This lesson was learned the hard way in History Trees, the duo’s 2012 commission for the Queen Elizabeth Olympic Park in Stratford, East London. Here, Ackroyd & Harvey marked each of the ten entrances to the Olympic Park with a large, specially planted mature tree, each one around 30 years old and supporting a stainless steel or bronze ring. These rings were carefully installed to ensure that the trees could thrive and grow around them and each ring was the bearer of information, historical, horticultural and anecdotal, about their specific locations. As its title implies, this multiple, living artwork work was conceived as a permanent one, intended to last into the next century and hopefully beyond.
However, with the passing of time and the subsequent post-Olympic development of the park, some of the sites themselves have proved less welcoming to their arboreal occupants. The Northern Red Oak by the velodrome perished early on due to being waterlogged by a blocked drain; the Copper Beech by Carpenter’s Road underpass died over several years having been badly moved and poorly maintained by its site’s new owners; while most shockingly the Dawn Redwood planted at the Stratford City Approach, which forms the main entry and exit point to the park, has recently been chopped down entirely. Now Ackroyd & Harvey are now battling to preserve the Silver Lime at the South of the former park which is currently surrounded by a building site. “We now realise that it’s not just maintenance of the tree, but maintenance of legacy as well” they stress. “If at all possible trees need to be issued with Preservation Orders which must then be honoured by future owners of any site. There also has to be a budget which allows for connection with the residents and surrounding communities and for reaffirming that bond with the planting.”
This afterlife is especially important when a tree only has a temporary incarnation as an artwork. No doubt inspired by the work of both Ackroyd & Harvey and Joseph Beuys before them, in June 2021 the artist and designer Es Devlin placed an installation of four hundred juvenile trees and a multitude of shrubs at the centrepiece of the Design Biennale held at London’s Somerset House. This Forest For Change contained a ‘Global Goals Pavilion’ which highlighting the facts behind the UN’s Sustainable Development Goals that plot out ways for a fairer, greener future for our planet. “In literature forests are often places of transformation: the forest of Arden in Shakespeare, the enchanted forests of the Brothers Grimm,” declared Devlin at the time. "The UN Global Goals offer us clear ways to engage and alter our behaviour and it is our hope that an interaction with the Goals in the forest will be transformative.”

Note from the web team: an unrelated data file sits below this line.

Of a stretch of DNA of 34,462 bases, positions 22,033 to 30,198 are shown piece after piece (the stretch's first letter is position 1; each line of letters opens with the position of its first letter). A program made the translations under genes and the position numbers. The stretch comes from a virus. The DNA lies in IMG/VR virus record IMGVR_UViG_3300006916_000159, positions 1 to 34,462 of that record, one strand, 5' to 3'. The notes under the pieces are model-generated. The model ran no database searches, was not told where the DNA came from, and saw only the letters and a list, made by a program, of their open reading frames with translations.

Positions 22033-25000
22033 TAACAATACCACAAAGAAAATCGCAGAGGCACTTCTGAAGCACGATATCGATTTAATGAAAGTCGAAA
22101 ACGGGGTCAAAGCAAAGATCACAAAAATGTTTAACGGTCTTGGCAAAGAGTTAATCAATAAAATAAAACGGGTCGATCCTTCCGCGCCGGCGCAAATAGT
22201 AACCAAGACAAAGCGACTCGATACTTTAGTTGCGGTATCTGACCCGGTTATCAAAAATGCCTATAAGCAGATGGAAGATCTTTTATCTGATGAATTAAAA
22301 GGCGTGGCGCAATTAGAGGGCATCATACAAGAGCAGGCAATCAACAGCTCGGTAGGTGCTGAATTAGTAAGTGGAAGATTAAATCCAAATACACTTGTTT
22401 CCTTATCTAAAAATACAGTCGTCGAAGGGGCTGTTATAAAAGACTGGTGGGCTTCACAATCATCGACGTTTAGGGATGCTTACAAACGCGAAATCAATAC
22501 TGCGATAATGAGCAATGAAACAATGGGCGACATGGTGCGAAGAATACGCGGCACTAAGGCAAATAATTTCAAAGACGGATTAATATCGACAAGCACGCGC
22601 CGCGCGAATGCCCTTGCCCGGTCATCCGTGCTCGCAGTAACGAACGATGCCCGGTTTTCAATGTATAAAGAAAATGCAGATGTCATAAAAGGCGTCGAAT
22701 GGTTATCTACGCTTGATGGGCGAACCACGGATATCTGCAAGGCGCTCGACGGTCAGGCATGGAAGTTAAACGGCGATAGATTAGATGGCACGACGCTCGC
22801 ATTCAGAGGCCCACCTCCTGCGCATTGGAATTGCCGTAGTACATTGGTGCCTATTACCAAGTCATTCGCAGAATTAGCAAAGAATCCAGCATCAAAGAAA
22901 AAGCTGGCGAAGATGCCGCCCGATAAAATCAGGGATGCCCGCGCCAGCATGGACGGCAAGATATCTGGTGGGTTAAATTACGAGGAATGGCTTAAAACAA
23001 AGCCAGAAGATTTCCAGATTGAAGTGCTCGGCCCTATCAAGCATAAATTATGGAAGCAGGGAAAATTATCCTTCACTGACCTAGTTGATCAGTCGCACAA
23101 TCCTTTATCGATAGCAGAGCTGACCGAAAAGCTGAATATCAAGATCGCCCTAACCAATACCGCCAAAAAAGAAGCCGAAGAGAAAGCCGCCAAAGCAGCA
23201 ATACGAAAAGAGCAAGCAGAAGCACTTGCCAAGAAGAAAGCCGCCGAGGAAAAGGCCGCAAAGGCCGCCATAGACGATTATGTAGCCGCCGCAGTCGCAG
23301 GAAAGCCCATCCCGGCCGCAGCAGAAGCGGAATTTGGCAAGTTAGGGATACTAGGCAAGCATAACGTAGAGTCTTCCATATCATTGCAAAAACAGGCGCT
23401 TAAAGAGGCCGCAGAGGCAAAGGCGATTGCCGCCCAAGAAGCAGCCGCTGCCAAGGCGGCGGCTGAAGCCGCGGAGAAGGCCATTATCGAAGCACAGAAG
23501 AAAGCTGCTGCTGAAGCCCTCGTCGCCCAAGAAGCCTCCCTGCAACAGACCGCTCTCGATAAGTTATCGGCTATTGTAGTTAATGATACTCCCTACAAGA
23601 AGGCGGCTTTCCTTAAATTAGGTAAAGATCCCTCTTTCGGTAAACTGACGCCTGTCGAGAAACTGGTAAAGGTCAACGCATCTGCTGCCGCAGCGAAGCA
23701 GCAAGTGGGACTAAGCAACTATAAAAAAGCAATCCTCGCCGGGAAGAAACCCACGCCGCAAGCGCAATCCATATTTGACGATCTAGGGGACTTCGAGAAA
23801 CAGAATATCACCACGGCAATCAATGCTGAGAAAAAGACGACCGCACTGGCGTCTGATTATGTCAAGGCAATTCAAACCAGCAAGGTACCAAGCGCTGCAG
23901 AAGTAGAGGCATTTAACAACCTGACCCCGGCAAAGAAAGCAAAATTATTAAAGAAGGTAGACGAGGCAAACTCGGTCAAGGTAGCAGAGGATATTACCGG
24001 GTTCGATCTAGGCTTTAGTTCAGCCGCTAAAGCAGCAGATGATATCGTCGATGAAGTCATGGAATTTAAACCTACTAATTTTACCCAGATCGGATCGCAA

Not only were the twenty three varieties of trees—including Scots pines, hazels, planes and silver birches—chosen for the visual impact of their differing canopies, shapes, heights and forms, but they were also selected as species best suited for their resilience to the changing London environment. After their three week stint in recyclable planters in the courtyard of Somerset house, the saplings were all then relocated to permanent homes in the London boroughs of Islington and Southwark. Here they are being managed by public park keepers as part of The Queen’s Green Canopy, a tree-planting initiative created to mark the late Queen’s Platinum Jubilee. All the shrubs in Devlin’s forest were donated to Greenfingers Charity which specialises in creating and maintaining gardens in children’s hospices around the UK.
So for anyone who is considering either creating or commissioning a living, growing artwork, it is the long term benefit as much as the immediate impact that needs to be taken carefully and thoroughly into account. And in the case of trees, this means considering a time frame that could—and should—extend well beyond all of our lifetimes. Happy (Green) Christmas!